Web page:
COMMENT: Sometimes life presents us with events that are both significant in and of themselves, and metaphorically portentous. These qualifications apply to a story about Cantor Fitzgerald operating a sports betting operation with no limit on the size of wagers!
Major bond trader Cantor Fitzgerald recently got into the sports gambling business. But unlike other bookies, the Cantor Fitzgerald won’t have an upper cap in the bets it takes. The article points out that it handled multiple bets over $500k during this year’s Super Bowl.
Keep in mind that Cantor Fizgerald’s offices in the twin towers took a direct hit on 9/11 and it was in those offices that a number of highly questionable, high volume financial transactions allegedly took place right before the planes impacted. A German company, Convar, was hired to to reconstruct those transactions with the damaged computer hard drives, then Convar was bought by Kroll, and we’ve never seen a follow up on that news story.
The new “unlimited bets” sports betting subsidiary could be really useful for money-laundering. Might that have been part of the business model from the beginning?
Cantor started developing mobile gambling technology in the mid 2000’s, but it really got into this business in a big way in 2008 when it bought Las Vegas Sports Consultants, the biggest odds-maker in Vegas. Cantor’s revenues from this subsidiary were $400 million last year and are projected to top $1 billion. The guy running the unit started off as a stable boy working at race tracks and then jumped into bond trading in the 80’s. He was busted from running a multi-million dollar cocaine distribution ring in Wall Street in 1986.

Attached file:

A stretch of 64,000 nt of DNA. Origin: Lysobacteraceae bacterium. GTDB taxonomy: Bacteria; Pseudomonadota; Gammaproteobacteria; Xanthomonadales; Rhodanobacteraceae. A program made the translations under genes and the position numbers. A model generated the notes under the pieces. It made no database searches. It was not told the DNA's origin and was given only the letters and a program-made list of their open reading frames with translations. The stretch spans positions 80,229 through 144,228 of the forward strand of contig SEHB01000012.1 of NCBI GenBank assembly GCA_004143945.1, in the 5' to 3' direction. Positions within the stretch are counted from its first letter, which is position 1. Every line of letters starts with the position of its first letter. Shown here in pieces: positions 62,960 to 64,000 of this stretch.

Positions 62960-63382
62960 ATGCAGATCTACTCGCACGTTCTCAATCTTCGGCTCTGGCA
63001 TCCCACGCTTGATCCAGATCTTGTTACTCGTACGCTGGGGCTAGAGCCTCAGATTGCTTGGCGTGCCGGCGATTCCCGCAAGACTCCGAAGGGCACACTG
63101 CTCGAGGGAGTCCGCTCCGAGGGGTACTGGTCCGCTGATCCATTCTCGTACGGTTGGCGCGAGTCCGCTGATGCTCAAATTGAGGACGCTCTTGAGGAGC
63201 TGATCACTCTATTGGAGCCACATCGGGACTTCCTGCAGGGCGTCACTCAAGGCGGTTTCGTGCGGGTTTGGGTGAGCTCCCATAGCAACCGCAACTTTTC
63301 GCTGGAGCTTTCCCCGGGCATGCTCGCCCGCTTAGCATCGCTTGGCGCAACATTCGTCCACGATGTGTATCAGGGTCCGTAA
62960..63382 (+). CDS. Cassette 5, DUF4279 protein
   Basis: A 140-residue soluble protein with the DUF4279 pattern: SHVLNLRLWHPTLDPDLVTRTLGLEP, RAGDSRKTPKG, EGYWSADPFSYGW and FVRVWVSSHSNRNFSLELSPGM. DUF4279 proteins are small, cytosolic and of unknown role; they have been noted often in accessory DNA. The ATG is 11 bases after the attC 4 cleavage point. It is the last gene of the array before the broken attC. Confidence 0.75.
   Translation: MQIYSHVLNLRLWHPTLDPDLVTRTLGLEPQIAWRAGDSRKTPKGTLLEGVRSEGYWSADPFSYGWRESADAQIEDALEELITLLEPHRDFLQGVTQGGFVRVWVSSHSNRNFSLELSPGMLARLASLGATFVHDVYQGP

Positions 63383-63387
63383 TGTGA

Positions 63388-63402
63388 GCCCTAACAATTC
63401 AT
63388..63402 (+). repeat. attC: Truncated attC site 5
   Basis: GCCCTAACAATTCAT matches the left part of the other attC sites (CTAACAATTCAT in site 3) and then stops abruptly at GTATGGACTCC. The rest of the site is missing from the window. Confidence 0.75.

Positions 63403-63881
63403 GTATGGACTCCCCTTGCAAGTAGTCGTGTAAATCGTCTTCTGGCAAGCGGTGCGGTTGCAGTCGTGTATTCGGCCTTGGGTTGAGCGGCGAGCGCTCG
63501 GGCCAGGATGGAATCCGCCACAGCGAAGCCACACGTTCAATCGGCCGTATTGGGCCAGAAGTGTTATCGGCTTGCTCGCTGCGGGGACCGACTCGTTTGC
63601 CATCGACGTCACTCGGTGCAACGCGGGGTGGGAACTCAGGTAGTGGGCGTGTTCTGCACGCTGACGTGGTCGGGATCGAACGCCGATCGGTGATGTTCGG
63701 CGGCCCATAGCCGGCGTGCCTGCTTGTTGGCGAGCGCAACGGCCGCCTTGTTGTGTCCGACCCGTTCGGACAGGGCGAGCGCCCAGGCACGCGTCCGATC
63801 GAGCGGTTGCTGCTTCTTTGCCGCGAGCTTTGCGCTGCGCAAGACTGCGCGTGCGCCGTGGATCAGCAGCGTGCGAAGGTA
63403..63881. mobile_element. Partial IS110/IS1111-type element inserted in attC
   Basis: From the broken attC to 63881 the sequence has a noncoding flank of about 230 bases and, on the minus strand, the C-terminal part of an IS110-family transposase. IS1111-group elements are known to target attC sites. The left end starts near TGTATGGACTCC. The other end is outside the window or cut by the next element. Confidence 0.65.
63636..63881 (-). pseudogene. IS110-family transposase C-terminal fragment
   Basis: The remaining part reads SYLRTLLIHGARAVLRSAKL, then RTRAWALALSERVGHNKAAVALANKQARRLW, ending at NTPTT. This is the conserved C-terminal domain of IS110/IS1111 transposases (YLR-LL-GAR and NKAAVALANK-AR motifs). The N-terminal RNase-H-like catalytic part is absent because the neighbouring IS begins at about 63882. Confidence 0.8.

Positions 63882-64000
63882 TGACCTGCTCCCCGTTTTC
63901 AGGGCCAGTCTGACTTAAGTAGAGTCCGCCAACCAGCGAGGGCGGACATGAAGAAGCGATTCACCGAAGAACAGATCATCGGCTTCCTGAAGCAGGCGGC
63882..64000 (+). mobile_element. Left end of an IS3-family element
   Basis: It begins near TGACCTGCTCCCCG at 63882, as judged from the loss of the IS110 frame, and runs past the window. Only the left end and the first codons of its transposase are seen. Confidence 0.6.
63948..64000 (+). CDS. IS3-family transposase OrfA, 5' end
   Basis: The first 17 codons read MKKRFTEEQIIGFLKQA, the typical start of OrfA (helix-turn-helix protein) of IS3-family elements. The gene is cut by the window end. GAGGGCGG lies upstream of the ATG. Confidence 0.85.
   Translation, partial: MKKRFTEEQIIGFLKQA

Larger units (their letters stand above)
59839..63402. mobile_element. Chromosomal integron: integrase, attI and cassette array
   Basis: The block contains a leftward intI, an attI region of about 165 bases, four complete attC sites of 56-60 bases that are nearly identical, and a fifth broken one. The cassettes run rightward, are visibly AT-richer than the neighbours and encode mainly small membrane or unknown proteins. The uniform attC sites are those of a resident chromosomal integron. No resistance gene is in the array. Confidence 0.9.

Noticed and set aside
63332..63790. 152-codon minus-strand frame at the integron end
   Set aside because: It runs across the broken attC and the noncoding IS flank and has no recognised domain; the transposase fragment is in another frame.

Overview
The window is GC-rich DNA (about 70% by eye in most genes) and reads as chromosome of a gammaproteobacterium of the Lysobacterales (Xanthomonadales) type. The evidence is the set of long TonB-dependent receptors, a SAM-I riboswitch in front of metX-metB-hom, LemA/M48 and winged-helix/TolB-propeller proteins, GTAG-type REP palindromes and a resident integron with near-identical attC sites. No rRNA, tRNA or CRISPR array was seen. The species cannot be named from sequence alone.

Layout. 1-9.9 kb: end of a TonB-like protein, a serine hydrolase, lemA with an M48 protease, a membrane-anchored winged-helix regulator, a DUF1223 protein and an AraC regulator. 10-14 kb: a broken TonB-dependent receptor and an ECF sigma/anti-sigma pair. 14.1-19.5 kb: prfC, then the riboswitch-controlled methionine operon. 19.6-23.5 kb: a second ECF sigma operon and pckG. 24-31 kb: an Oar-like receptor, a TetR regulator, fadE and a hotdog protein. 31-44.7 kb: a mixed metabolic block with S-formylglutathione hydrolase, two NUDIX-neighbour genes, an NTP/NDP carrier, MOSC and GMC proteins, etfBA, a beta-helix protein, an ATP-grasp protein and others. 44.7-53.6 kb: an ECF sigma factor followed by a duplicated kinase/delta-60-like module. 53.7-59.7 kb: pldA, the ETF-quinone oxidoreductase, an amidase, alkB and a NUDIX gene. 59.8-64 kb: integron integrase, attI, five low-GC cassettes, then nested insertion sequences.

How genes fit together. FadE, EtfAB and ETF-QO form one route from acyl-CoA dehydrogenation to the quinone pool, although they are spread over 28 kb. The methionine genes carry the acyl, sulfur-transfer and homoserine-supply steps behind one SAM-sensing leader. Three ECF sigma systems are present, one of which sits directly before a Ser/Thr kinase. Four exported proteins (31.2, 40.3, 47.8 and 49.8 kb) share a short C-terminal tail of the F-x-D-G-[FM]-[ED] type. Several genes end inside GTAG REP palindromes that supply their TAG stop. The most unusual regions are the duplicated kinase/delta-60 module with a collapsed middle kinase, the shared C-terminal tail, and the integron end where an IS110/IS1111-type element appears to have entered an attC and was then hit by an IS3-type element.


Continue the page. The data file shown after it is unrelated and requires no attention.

The author notes how the “take-all-comers” and “no upper limit” approach raises enormous risks for the firm, but the managers claim that the will mitigate that risk through volume. This is essentially the same BS excuse Wall Street made before the derivatives meltdown. It will be interesting to see how big a hit Cantor might take from one bad Super Bowl outcome (like a star player getting injured in the middle of the game). Recall in this regard, the significant involvement of organized crime in the NFL  and sports gambling.
Mr. Amaitis’ s background–horseracing and cocaine dealing–augurs poorly for the future of this enterprise.
Miles away from the glamour of the Las Vegas Strip, past foreclosed homes and dusty tracts of desert, the Wall Street bond powerhouse Cantor Fitzgerald has placed millions of dollars of its own money on the table.
At the M Resort Spa Casino , Lee Amaitis, a former bond trader who now runs Cantor’s operations here, held court in a dimly lighted plush orange V.I.P. booth lined with large Champagne bottles. Leaning forward, he talked excitedly about the ambitious plans for the Cantor Gaming subsidiary. . . .
. . . . Cantor Fitzgerald is one of the biggest brokers of United States government securities, considered among the safest places to put one’s money. Cantor Gaming handles some of the riskiest. It runs the sports book at the M Resort, a relatively new casino popular among Las Vegas locals. It has or will soon start handling the sports betting operations at the Vegas Hard Rock Hotel and Casino and at the recently opened Cosmopolitan of Las Vegas and the Tropicana Las Vegas , all on or near the Strip.
And Cantor is banking on the next frontier in gambling: a license that would allow sports betting on mobile devices anywhere in Nevada, as long as the bettor had an account at a casino.
Wall Street executives usually protest when their business is compared to a casino. But there is a logic to privately held Cantor’s Vegas subsidiary, casino industry experts say.